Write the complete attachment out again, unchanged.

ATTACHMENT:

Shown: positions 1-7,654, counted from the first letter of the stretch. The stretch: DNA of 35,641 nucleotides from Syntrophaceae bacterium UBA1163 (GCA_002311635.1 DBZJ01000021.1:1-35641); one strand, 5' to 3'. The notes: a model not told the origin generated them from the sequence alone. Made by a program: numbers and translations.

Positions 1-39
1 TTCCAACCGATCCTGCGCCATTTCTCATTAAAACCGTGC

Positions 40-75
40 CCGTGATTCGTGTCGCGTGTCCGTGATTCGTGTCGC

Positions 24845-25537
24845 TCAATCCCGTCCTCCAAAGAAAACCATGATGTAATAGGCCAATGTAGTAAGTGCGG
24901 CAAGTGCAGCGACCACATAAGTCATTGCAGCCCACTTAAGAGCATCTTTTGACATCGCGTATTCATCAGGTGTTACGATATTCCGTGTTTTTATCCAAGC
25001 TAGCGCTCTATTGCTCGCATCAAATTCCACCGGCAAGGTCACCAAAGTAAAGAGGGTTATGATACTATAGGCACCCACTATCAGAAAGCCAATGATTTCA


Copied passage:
Shown: positions 1-7,654, counted from the first letter of the stretch. The stretch: DNA of 35,641 nucleotides from Syntrophaceae bacterium UBA1163 (GCA_002311635.1 DBZJ01000021.1:1-35641); one strand, 5' to 3'. The notes: a model not told the origin generated them from the sequence alone. Made by a program: numbers and translations.

Positions 1-39
1 TTCCAACCGATCCTGCGCCATTTCTCATTAAAACCGTGC

Positions 40-75
40 CCGTGATTCGTGTCGCGTGTCCGTGATTCGTGTCGC

Positions 24845-25537
24845 TCAATCCCGTCCTCCAAAGAAAACCATGATGTAATAGGCCAATGTAGTAAGTGCGG
24901 CAAGTGCAGCGACCACATAAGTCATTGCAGCCCACTTAAGAGCATCTTTTGACATCGCGTATTCATCAGGTGTTACGATATTCCGTGTTTTTATCCAAGC
25001 TAGCGCTCTATTGCTCGCATCAAATTCCACCGGCAAGGTCACCAAAGTAAAGAGGGTTATGATACTATAGGCACCCACTATCAGAAAGCCAATGATTTCA